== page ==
Welcome to the exciting, addictive world of dog agility. And obedience too!
_Definition of Dog Agility:
From The Everything Obedience Class, and of course all
FOOD CRITICS Adapted from Dr. Dunbar’s Good Little Dog Book, by Dr. Ian Dunbar
Nearly every trained animal you see in films and on television has been taught using food lures and rewards. Killer whales are trained using fish. Grizzly bears are trained using marshmallows and soda pop. Obviously, trainers dealing with such large, potentially dangerous animals do not want killer whales and grizzly bears forming negative associations with training, or with the trainer! Let's not discriminate against the canine species. Isn't it long overdue for our best friends to have equal opportunity with the rest of the trained-animal kingdom?
Any criticism of using food as a training tool may actually be applied to the use of any training tool, including leash-corrections and praise.
Excessive praise, or correction, may over-excite your dog. Your dog may not respond when off-leash, or when you do not have praise in your heart. Your dog is hardly going to respect someone who regularly needs to resort to physical force and painful punishments. And, what if your dog doesn't like food, you might say? Well, what if your dog doesn't like leash corrections? Surely, such woolly logic should not stop owners from using food lures and rewards to great effect to teach their dogs to enjoy training. And, if the dog doesn’t like food, then let’s teach him to like food. The process is really not so different from teaching dogs to love children and strangers.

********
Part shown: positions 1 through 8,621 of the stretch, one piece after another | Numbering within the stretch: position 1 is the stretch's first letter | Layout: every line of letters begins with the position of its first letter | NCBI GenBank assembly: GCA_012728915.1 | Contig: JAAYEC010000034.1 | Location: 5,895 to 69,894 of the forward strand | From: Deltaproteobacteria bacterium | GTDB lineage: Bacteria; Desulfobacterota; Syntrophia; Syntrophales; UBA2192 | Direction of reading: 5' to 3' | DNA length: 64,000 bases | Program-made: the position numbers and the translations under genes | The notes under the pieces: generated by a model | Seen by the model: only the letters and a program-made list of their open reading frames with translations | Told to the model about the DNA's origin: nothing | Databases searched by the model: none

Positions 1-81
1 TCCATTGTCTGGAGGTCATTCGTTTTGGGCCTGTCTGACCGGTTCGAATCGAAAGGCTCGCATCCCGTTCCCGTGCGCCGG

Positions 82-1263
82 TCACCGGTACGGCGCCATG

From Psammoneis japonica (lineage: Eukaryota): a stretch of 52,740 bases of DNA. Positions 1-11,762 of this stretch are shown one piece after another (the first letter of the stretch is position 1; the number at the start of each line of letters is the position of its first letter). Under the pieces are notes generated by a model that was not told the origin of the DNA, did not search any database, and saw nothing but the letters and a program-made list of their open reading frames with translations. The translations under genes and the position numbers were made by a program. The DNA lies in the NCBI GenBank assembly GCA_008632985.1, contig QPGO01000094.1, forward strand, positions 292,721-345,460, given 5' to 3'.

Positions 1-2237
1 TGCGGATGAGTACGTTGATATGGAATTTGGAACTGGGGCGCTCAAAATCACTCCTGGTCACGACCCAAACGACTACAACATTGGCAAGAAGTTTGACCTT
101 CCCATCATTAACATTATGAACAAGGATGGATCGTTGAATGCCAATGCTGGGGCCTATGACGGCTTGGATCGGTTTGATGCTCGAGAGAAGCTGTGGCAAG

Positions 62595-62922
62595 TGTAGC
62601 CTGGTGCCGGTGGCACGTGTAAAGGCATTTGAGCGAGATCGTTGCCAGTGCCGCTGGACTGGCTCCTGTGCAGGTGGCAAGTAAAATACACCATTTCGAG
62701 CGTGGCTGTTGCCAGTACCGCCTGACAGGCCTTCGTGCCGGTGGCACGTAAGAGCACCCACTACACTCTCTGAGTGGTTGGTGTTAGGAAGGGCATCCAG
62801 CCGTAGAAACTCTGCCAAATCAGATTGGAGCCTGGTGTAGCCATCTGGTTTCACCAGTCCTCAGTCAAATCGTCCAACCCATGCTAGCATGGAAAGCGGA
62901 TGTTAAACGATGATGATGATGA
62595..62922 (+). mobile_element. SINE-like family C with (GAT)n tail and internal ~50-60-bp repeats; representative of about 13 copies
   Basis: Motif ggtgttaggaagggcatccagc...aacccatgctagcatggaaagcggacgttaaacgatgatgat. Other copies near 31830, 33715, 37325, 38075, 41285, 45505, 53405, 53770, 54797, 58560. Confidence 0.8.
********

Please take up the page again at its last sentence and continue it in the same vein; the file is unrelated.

The use of any training tool has its advantages and disadvantages. Do not forgo the magical advantage of using food lures and rewards just because of one or two supposed disadvantages. Learn to use food in training correctly and overcome the minor disadvantages so that you may take full advantage of many beneficial effects of food lures and rewards.
Food is the very best lure for most dogs and for most owners. However, once you have become adept at food luring and reward training, you will be able to use chewtoys, squeaky toys, and snapping fingers to lure or reward your dog. Pieces of kibble and the occasional freeze-dried liver treat are the most convenient and easy-to-use rewards for initial training but you need to change to more meaningful "life rewards" as soon as possible. Of course, if you have a warm heart, an expressive voice, and affectionate hands, praise and petting will be more than a sufficient thank-you for your puppy.
"Use food in training? That's sissy training"
Maybe so, but it works! And I'll tell you what, if carrying a wand and wearing a pink tutu would help train dogs and save their lives, I'd do that, too. In addition to their obvious applications in all aspects of teaching manners, food lures and food rewards may be more importantly used for behavior modification and temperament training. In fact, food lures and rewards are so effective, their use should be mandatory.
Continued on the About Us Page.